>>>>> "Gary" == gwtmp  <gwtmp01 / mac.com> writes:

    Gary> On Sep 28, 2006, at 4:49 PM, Keith Gaughan wrote:

    >> On Fri, Sep 29, 2006 at 02:10:52AM +0900, Clifford T. Matthews
    >> wrote: Probably because you're attemptin to jumP to part of a
    >> completely different process. Program counters can't jump
    >> between processes like that.

    Gary> I don't think he is trying to initiate a continuation in the
    Gary> child from the parent or vice versa (right Clifford?). If
    Gary> you create a continuation before the fork, and then fork,
    Gary> both the parent and the child process will have duplicate
    Gary> copies of the continuation.  You've cloned the process and
    Gary> everything inside it including the continuations.

Right.

    Gary> Having the child resume its continuation or the parent
    Gary> resume its continuation should be ok. I'm surprised that it
    Gary> didn't work.  It is either an oversight or something about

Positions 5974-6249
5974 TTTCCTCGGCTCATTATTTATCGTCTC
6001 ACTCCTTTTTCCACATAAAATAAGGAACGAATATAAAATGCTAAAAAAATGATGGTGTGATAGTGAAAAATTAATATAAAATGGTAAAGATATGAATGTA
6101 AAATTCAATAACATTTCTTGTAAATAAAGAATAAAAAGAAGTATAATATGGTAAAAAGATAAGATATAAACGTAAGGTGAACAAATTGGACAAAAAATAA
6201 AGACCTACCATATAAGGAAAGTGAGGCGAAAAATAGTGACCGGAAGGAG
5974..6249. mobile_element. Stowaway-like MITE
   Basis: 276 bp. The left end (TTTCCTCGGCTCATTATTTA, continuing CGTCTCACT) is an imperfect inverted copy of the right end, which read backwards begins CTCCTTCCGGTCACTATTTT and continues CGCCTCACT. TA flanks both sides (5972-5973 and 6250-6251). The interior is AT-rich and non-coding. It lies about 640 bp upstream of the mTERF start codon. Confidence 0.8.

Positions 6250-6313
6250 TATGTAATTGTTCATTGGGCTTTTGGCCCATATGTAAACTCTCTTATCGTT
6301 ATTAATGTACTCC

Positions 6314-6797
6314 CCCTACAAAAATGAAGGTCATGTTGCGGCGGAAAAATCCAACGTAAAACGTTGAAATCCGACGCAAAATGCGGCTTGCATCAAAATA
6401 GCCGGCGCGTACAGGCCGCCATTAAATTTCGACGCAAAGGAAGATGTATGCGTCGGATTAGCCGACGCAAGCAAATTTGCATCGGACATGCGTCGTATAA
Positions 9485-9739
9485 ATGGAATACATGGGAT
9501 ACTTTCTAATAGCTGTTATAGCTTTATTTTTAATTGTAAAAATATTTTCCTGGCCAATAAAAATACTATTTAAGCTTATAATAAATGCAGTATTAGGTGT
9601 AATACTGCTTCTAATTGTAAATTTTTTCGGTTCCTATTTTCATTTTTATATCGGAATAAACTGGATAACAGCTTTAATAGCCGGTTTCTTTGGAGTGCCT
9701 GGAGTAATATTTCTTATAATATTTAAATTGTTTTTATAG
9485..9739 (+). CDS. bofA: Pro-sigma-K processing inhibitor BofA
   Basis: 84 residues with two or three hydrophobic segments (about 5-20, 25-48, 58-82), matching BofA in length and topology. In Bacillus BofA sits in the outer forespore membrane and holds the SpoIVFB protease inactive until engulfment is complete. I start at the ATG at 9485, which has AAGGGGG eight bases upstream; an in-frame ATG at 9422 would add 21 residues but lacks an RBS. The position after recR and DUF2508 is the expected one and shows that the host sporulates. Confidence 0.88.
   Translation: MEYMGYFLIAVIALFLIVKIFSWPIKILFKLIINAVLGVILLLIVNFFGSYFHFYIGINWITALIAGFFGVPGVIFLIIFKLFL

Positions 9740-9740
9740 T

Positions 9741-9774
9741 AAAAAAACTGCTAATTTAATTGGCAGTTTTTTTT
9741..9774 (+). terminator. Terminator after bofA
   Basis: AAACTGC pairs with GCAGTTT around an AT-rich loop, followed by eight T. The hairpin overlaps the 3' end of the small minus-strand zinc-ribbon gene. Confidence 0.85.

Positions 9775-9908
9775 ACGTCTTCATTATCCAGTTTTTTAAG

Gary> the way Ruby implements fork (exceptions or IO?), but I
    Gary> don't think it is an inherent problem in the concept.

OK, since nobody has pointed out something obvious, I'll ask on
ruby-core tomorrow.  The portion of ruby that disallows the call is
the second if statement (from eval.c):

static VALUE
rb_cont_call(argc, argv, cont)
    int argc;
    VALUE *argv;
    VALUE cont;
{
    rb_thread_t th = rb_thread_check(cont);

    if (th->thread != curr_thread->thread) {
	rb_raise(rb_eRuntimeError, "continuation called across threads");
    }
    if (th->thgroup != cont_protect) {
	rb_raise(rb_eRuntimeError, "continuation called across trap");
    }

Presumably there's a reason why that second check is there, but I'm
not sufficiently versed in Ruby internals to know why.  It's quite
possible that a different check could be used that would allow my use
of continuations but still disallow whatever bad thing the current
check is designed to catch.

-- 
Cliff Matthews <ctm / ardi.com>